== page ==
Thursday, 16 August 2012

What an advertising exec told the Olympians on the plane home

Ad Man Don Draper tells it like it is

Our beloved Olympians are now home. Just like in the ad, this week we gazed up at the sky and saw a Qantas plane overhead, carrying our precious cargo. Its nose was flying a bit higher than the back, because only the gold medallists were ushered into First Class. Silver got Business and Bronze was in Premium Economy, with the losers shoved in the back cattle class. Nothing brings you down to earth more than having to peel off the plastic on your cheese and biscuits, while your more successful peers are clinking the Moet-filled crystal up front.

Nick Green used the opportunity of a captive audience to kick off the debrief. “Guys, I’m proud of you all. But dismal failure is worth nothing if we don’t take the time to learn something from it. Who’d like to share with the team something they’d do differently next time?”  The athletes start fidgeting with the inflight entertainment remote; the closest thing to Twitter they’re going to have for the next 31 hours.

“Ok, well can someone tell me what competition means to them?” he persists.  Steve Hooker takes his hair out of its ponytail, showing he means business. “It’s agreeing with all your fellow competitors to not bother jumping another centimetre until the final.”  
Nick looks confused and asks Steve to elaborate. “Why only have 12 guys in the medal round when you can have 14?” Leisel Jones snorts in disgust and orders a double burger with the lot.
Green tries a different approach. “What about handling the media – what have we learnt about that….James?” Magnussen stares out the window, wondering if they’ll ever name that pool down below after him. “I dunno. Haven’t got a response to that really.”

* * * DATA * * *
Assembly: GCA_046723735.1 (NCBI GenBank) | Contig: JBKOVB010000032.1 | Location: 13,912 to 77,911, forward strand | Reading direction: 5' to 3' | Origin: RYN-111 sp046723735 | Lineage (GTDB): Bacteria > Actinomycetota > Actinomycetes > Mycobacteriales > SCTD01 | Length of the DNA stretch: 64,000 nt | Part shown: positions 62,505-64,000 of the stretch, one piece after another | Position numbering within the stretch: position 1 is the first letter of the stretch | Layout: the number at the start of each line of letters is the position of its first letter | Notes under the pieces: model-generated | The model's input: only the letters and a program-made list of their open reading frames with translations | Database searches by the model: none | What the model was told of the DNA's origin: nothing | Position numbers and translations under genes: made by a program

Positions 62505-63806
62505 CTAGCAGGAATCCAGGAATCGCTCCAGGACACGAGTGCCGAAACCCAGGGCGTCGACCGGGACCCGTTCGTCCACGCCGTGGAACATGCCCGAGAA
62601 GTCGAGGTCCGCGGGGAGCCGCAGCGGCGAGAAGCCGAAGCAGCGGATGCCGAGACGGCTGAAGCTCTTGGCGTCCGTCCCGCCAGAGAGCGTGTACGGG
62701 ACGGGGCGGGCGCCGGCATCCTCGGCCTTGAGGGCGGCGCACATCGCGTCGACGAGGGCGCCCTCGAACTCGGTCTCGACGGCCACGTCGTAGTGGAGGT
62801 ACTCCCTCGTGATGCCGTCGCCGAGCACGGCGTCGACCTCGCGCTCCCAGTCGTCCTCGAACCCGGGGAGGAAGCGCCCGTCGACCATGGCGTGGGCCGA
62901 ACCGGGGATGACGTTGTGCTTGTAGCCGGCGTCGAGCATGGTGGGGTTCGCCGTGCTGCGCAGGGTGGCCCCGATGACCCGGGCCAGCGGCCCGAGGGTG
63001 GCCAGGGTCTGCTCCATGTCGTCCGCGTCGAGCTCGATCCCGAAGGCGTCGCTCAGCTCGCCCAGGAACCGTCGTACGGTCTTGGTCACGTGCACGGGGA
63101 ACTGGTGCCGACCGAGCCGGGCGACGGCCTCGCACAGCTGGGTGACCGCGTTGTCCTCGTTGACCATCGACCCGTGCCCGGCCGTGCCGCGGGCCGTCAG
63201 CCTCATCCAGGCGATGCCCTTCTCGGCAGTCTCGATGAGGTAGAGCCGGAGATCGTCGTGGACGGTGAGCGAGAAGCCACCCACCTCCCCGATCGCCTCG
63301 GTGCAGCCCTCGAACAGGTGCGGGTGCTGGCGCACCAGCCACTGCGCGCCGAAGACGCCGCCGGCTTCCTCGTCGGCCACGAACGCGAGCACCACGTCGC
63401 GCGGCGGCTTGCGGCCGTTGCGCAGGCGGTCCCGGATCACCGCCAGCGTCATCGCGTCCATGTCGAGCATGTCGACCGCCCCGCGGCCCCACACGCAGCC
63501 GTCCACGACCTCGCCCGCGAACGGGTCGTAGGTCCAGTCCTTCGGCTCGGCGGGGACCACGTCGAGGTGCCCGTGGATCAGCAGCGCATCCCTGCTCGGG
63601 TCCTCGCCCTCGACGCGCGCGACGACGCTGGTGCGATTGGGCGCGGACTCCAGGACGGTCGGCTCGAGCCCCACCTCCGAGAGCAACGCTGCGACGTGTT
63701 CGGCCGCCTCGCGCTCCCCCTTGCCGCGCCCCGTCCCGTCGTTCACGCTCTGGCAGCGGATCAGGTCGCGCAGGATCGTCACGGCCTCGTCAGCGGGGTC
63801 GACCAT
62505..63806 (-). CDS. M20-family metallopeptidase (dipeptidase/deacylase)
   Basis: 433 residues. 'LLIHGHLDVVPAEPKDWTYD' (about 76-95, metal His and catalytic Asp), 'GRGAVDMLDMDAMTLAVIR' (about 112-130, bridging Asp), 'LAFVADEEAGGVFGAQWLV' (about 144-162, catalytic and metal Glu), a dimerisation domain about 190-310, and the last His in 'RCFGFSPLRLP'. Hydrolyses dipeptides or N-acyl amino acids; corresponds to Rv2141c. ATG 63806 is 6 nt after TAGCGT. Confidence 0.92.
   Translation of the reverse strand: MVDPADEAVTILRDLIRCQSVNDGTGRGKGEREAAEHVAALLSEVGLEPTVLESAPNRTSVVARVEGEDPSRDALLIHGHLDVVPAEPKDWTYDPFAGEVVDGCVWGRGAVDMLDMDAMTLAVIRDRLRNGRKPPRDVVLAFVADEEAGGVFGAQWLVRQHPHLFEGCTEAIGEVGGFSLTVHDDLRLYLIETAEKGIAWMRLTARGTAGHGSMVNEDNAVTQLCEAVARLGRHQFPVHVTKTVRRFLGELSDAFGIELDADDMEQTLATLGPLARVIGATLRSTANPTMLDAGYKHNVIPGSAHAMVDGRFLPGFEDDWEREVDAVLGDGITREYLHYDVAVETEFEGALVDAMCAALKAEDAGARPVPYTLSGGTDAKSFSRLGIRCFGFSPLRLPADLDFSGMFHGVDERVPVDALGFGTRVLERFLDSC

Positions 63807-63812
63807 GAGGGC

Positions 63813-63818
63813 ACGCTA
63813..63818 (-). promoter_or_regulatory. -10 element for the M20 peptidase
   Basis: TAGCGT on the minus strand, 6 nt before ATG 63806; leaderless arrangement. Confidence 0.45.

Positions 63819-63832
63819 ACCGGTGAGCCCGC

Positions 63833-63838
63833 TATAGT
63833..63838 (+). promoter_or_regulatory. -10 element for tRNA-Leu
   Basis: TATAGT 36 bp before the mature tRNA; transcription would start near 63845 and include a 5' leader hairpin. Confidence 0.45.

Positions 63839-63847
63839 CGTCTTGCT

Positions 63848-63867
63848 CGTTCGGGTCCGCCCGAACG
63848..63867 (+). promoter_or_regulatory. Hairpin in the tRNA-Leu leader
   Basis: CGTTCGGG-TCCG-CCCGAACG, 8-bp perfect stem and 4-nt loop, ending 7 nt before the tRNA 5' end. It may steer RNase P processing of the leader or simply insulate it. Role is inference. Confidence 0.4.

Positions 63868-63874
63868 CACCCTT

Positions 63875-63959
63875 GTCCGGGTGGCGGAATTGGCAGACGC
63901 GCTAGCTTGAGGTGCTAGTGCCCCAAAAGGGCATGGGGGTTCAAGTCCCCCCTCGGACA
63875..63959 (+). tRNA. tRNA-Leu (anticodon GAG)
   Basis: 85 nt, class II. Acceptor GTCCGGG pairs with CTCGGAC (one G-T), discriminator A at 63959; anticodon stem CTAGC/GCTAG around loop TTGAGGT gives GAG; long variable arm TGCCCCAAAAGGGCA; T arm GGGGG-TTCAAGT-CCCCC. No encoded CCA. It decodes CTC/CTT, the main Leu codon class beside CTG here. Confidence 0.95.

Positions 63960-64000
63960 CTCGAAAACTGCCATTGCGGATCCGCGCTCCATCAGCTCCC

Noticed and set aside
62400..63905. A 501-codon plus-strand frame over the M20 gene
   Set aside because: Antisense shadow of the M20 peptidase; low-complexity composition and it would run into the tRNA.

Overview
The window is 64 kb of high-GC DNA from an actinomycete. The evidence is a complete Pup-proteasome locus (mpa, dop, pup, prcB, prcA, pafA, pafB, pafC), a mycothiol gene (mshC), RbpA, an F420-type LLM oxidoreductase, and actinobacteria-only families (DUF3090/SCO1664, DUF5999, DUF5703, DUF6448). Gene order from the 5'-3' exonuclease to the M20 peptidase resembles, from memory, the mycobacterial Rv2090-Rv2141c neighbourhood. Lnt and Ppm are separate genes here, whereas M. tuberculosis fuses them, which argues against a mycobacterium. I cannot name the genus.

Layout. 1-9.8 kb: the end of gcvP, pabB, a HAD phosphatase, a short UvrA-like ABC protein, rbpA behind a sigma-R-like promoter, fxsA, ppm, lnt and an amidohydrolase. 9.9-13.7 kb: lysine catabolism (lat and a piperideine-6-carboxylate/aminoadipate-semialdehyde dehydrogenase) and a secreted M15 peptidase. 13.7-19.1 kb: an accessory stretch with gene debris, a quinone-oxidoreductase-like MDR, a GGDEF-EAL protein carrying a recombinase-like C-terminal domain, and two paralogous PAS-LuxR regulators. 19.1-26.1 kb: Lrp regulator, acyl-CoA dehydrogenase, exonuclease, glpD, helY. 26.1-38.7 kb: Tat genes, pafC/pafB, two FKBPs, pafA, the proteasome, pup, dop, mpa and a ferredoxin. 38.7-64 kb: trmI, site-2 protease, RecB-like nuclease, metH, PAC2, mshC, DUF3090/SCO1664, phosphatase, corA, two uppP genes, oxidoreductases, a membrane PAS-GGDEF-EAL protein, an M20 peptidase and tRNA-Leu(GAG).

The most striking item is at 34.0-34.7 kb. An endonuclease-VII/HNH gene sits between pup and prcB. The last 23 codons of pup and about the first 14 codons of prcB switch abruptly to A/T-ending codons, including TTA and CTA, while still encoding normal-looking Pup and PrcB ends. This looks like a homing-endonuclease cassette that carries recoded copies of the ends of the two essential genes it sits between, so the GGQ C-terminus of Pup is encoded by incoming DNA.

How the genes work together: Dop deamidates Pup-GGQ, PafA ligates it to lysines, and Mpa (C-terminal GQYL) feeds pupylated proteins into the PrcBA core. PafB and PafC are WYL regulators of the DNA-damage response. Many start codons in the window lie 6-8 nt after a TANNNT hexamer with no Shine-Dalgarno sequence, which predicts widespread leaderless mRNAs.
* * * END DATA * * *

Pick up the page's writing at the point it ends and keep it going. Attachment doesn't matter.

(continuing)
Green sighs, exasperated. “Cadel, can you give me something here?” Cadel “Ain’t No Stoppin’ Me” Evans slowly raises his head from the pillow. “I’m really tired mate. The Tour and the new kid…sorry mate.”

Kim Crowe meanwhile has constructed a makeshift ergo machine in the aisle. “Anyone not competing in at least 20 events is soft,” she says. Nick Green’s face brightens. “That’s the spirit Kim! Now, you will all no doubt be hounded by agents and deals once we hit the tarmac, so I’ve invited an advertising guru to give you some tips.”

The Ad Man gets up from his seat to speak, wiping his nose and sniffing.  “I know you came over to London to do your best, represent your country, win gold, blah blah. Well it’s over now. What begins is a dogfight and you need to be ready to fully exploit yourself- I mean- your earning potential. Hey, and don’t think the coin is just for those at the front of the plane – some of you losers are a lot more marketable.”

Stephanie Rice momentarily stops taking photos of herself.  “Steph, only you could sell rice to China, but I’m talking about you, Dollface,” says Ad Man as he walks towards Jessica Fox in Business Class.  “Fox by name, foxy by nature,” he says to the dimpled, curly one. “I’m gonna make you a star Felicity.”

“Why is this guy calling me Felicity?” asks Jess innocently. “F*&ed if I know,” says Elizabeth Cambage. “Why, do you want him? He’s married. Stop being a f*%ing groupie.”

Closing ceremony flag holder Malcolm Page turns his head at the commotion behind. “I can tell you this because I’m old,” he says to Jess.  I’m 40. Felicity was a TV show.”

“Felicity,” continues the Ad Man. “Learn from your namesake. Do not ever cut your hair.” Jess nods slowly, wondering if the cabin pressure is getting to everyone. “But for Chrissake, can you get into a sport that ordinary Australians can relate to –K1 Slalom?! And pick something where we can see some skin for crying out loud.”

Ad Man scours the rest of the plane and says Sally Pearson is going to be rich but could relax a bit with the determined gaze. “That split second win was superb,” he tells her. “The drama in watching you writhe about, not knowing whether you’d got it was outstanding. Do it again, babe.”

Tom Slingsby sits quietly studying the America’s Cup rulebook.  “Redemption!” booms Adman at him. “From Bejing bomber to London gold, you’ve got it all – rugged Aussie good looks and a backstory. Magnussen, learn from this guy!” 

“I feel so embarrassed about that bloody commercial,” says Magnussen, practising his new practised humility. Adman rushes to him, cupping his face in his hands. “Don’t worry Alpha Mag, I’ve told the agency next time we’re going to leave the ‘T’ on the cliff with you until after the race….”